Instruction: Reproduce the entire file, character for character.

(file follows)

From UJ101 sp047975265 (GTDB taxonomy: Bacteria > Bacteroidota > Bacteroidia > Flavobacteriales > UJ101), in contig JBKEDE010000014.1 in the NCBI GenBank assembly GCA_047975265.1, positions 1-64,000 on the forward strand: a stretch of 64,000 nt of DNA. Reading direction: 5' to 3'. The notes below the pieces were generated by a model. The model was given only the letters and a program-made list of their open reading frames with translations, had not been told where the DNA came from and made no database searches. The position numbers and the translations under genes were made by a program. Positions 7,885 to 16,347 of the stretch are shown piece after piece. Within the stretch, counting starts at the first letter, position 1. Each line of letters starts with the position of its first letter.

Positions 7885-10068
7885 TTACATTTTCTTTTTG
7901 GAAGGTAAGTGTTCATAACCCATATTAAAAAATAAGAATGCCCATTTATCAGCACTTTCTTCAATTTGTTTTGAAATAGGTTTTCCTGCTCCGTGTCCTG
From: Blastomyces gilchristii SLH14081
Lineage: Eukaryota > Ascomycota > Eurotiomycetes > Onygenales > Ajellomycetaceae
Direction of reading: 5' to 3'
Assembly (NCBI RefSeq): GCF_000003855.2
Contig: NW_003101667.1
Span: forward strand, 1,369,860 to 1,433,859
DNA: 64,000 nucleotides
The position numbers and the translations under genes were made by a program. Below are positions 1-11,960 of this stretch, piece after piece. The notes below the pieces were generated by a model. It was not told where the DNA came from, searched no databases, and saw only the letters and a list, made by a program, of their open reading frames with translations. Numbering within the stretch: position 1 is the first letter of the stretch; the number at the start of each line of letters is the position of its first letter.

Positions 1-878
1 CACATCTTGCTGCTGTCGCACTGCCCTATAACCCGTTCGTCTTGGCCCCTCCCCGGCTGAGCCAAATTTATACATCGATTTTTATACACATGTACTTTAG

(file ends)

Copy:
From UJ101 sp047975265 (GTDB taxonomy: Bacteria > Bacteroidota > Bacteroidia > Flavobacteriales > UJ101), in contig JBKEDE010000014.1 in the NCBI GenBank assembly GCA_047975265.1, positions 1-64,000 on the forward strand: a stretch of 64,000 nt of DNA. Reading direction: 5' to 3'. The notes below the pieces were generated by a model. The model was given only the letters and a program-made list of their open reading frames with translations, had not been told where the DNA came from and made no database searches. The position numbers and the translations under genes were made by a program. Positions 7,885 to 16,347 of the stretch are shown piece after piece. Within the stretch, counting starts at the first letter, position 1. Each line of letters starts with the position of its first letter.

Positions 7885-10068
7885 TTACATTTTCTTTTTG
7901 GAAGGTAAGTGTTCATAACCCATATTAAAAAATAAGAATGCCCATTTATCAGCACTTTCTTCAATTTGTTTTGAAATAGGTTTTCCTGCTCCGTGTCCTG
From: Blastomyces gilchristii SLH14081
Lineage: Eukaryota > Ascomycota > Eurotiomycetes > Onygenales > Ajellomycetaceae
Direction of reading: 5' to 3'
Assembly (NCBI RefSeq): GCF_000003855.2
Contig: NW_003101667.1
Span: forward strand, 1,369,860 to 1,433,859
DNA: 64,000 nucleotides
The position numbers and the translations under genes were made by a program. Below are positions 1-11,960 of this stretch, piece after piece. The notes below the pieces were generated by a model. It was not told where the DNA came from, searched no databases, and saw only the letters and a list, made by a program, of their open reading frames with translations. Numbering within the stretch: position 1 is the first letter of the stretch; the number at the start of each line of letters is the position of its first letter.

Positions 1-878
1 CACATCTTGCTGCTGTCGCACTGCCCTATAACCCGTTCGTCTTGGCCCCTCCCCGGCTGAGCCAAATTTATACATCGATTTTTATACACATGTACTTTAG